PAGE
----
When we think of herbal healing, many of us naturally gravitate towards the strictly medicinal plants. We reach for echinacea when we feel a cold coming on or use yarrow to stop bleeding. That is what the herbs are for, after all, and should most definitely be used. However, many of us overlook the common cooking herbs and spices for herbal healing and health. These common plants often contain numerous medicinal benefits as well. One such common, flavorful cooking ingredient that does double duty as an herbal remedy is thyme. Using thyme for medicine is as simple as cooking with it and understanding its healing virtues.
Thyme for Digestion
Thyme helps stimulate the movement of blood and oxygen to the digestive tract. It helps get rid of gas and indigestion while also helping the body simply digest food better. Add it to foods to help break down fats and starches.
Thyme for Congestion
Thyme has an affinity for clearing the mucous membranes. Drink thyme tea to help get rid of wet coughs and sinus issues. Infuse thyme in honey and use that in tea to further help with congestion issues in a sweeter way than thyme tea which can be quite pungent.
Thyme for Disinfecting
As an antiseptic, antifungal, and antibacterial herb, thyme is great for helping prevent and treat the growth of bacteria. Use thyme in foot baths to help treat athlete’s foot infections.
It’s so disinfecting in fact, that it can even be used as part of the home cleaning routine.
Thyme for the Nerves
Thyme has been used to help calm the nerves and alleviate stress. Other herbs may be more effective for this particular issue but for folks struggling with nervous complaints a cup or two of thyme tea might be worth a try.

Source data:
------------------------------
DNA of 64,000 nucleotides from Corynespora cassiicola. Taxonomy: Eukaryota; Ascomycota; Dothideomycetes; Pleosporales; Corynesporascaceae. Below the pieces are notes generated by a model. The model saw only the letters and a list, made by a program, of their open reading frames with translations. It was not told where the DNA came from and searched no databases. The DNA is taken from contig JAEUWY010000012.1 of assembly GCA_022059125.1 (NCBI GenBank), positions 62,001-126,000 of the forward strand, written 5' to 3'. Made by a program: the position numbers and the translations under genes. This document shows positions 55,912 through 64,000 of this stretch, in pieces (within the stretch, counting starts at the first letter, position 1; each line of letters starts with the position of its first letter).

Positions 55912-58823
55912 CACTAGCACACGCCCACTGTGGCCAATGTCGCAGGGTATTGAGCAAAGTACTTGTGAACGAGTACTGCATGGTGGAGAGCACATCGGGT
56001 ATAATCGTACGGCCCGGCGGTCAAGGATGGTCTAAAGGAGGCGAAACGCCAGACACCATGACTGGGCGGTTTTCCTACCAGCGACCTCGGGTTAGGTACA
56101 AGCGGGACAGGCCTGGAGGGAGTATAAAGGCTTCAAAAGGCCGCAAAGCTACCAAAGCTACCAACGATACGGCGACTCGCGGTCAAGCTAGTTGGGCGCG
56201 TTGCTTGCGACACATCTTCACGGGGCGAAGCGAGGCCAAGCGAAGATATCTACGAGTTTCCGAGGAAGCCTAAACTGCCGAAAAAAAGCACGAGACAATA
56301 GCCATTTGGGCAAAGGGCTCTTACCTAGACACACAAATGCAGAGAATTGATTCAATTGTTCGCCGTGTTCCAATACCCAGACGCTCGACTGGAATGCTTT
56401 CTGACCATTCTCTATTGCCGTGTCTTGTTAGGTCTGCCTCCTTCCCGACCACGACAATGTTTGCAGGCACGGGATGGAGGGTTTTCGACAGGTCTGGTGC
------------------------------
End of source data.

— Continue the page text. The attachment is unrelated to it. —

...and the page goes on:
Use Thyme Fresh or Dried
During the warm months, toss fresh thyme into soup pots, salads, and more to help get its healing power into the system. For a cup of medicinal thyme tea cover 3 teaspoons of fresh, crushed leaves (1 teaspoon dried) in 1 Cup of boiling water. Cover the cup and allow to steep for 10 minutes before straining and adding honey if desired. Sip slowly and enjoy.
Dry it for winter by simply tying bundles of it out of direct sunlight and allowing to dry until crispy. Strip the dried leaves from the stems and store in an airtight container. When cooking with dried thyme use 1/3 as much dried as called for fresh (3 teaspoons fresh = 1 teaspoon dried).
As the fall weather starts to settle in and the filling of the winter herbal medicine cabinet begins, remember to stock up on culinary herbs as well. Use thyme for medicine this winter and be inspired by the simple healing power of the common spice.
Disclaimer: I may receive compensation for products mentioned in this post. All opinions expressed are my own. I am not a doctor, always seek trained medical advice. No statements should be considered approved by the FDA or as a diagnosis or treatment for any illness. See my Full Disclaimer Here.